Republican CNN Host S.E. Cupp Blasts Donald Trump's Tweets as 'Un-American' and 'Not Conservatism'

Republican CNN host S.E. Cupp blasted President Donald Trump's Sunday morning tweets attacking progressive Democratic congresswomen, characterizing the president's remarks as "disgusting," "un-American" and "not conservatism."

Cupp's comments came during a panel discussion on CNN's State of the Union weekly political roundup. Earlier in the morning, Trump had tweeted: "I don't believe the four Congresswomen are capable of loving our Country," referring to Representatives, Alexandria Ocasio-Cortez of New York, Rashida Tlaib of Michigan, Ayanna Pressley of Massachusetts and Ilhan Omar of Minnesota. Continuing that tweet, Trump wrote: "they should apologize to America."

Former GOP Senator Rick Santorum tried to defend the president's tweet by pointing out that Republicans have serious concerns about the policies championed by these four progressive Democrats.

Donald Trump
President Donald Trump talks with reporters as he departs the White House on July 19 in Washington, D.C. Chip Somodevilla/Getty

"He says things to bring attention to these issues," Santorum argued. "And I know it's 'hair on fire' time for everybody on the left, but we're talking about this now."

Cupp, a conservative, injected to point out that she is "not on the left."

"I'm a Republican and it's 'hair on fire' for me because it's disgusting and because it's un-American and because this is not conservatism," the CNN host and commentator, who frequently criticizes Trump and his administration, said. "This is not patriotism. This is division. This is pure racism and marginalizing people who happen to have some criticisms of this country."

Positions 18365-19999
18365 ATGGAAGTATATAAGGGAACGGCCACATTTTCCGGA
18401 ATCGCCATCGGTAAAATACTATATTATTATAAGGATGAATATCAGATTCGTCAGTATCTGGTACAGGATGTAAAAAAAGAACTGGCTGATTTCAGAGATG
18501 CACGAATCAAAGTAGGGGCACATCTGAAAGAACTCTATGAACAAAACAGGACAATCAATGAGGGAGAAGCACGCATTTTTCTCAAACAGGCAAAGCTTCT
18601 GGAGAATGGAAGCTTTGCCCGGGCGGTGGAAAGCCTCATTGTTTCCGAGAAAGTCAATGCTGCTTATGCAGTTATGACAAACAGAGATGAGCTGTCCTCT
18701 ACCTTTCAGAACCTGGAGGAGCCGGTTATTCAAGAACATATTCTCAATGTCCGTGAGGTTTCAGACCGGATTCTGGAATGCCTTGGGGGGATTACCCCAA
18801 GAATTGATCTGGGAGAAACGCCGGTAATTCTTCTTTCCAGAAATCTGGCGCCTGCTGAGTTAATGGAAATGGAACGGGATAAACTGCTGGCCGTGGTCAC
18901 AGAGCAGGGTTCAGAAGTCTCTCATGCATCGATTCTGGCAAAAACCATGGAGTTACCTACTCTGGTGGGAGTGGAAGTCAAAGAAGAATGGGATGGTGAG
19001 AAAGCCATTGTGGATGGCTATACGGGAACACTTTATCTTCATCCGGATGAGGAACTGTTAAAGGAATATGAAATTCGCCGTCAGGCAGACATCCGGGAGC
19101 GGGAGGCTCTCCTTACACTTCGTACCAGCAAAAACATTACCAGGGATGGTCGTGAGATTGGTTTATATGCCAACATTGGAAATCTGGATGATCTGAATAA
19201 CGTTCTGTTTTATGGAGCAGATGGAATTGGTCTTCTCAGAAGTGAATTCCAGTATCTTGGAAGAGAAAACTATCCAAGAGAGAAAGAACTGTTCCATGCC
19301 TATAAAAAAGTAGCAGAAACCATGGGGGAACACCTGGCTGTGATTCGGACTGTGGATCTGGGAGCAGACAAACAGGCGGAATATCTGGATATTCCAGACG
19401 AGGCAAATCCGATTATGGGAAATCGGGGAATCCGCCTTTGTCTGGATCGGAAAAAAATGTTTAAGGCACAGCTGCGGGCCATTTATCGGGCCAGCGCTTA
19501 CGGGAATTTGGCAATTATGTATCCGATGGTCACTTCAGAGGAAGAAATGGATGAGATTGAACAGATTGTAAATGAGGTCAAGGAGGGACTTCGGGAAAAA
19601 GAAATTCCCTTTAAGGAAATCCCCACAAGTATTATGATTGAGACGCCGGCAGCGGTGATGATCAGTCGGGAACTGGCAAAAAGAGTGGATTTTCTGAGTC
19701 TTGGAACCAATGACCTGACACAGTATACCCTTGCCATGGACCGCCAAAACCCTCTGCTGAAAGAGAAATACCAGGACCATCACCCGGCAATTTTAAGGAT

Cupp explained that she personally didn't like the criticisms and policies brought forward by the progressive Democratic representatives either. "But there's a difference between pointing out those criticisms and turning Americans against Americans to get elected," she explained.

Last Sunday, Trump tweeted a series of racist posts targeting Ocasio-Cortez, Omar, Tlaib and Pressley. In those original tweets, he said they should "go back" to the countries "from which they came." He added: "You can't leave fast enough."

All the representatives are women of color and, with the exception of Omar, they were all born in the U.S. Omar was born in Somalia, but immigrated to the U.S. as a young girl with her family. She became a naturalized U.S. citizen in 2000, nearly two decades ago. Omar served in the Minnesota state legislature before being elected to Congress in 2018.

The Squad
Democratic Representatives Ilhan Omar, Ayanna Pressley, Alexandria Ocasio-Cortez and Rashida Tlaib during a press conference at the U.S. Capitol on July 15 in Washington, D.C. Alex Wroblewski/Getty

Democrats and some Republicans have called out the president's rhetoric as racist and xenophobic. Many have pointed out that there is a long history of non-white Americans being told to "go back" to their countries, even though in many cases their families may have been in the U.S. for numerous generations.

Despite the criticism, the president has doubled down on his remarks. He has argued that he does not like criticism, saying that those who express their concerns about his administration should "leave" the country. White House officials on Sunday appeared on morning television shows, arguing that the congresswomen are "anti-American" because they criticize the president and his policies. At the same time, those Trump aides argued that his previous statements that were harshly critical of then-President Barack Obama were not un-American, claiming they were made out of "love" for his country.

Although the majority of Republican lawmakers have remained silent on this issue or even publicly backed the president's sentiments, a few have argued that he should focus on attacking the representatives' policies and not try to brand them as un-American.

Four Republican representatives — along with Representative Justin Amash of Michigan, who left the party earlier this month but remained in Congress as an independent — also voted with their Democratic colleagues last week to officially condemn the president's remarks as racist.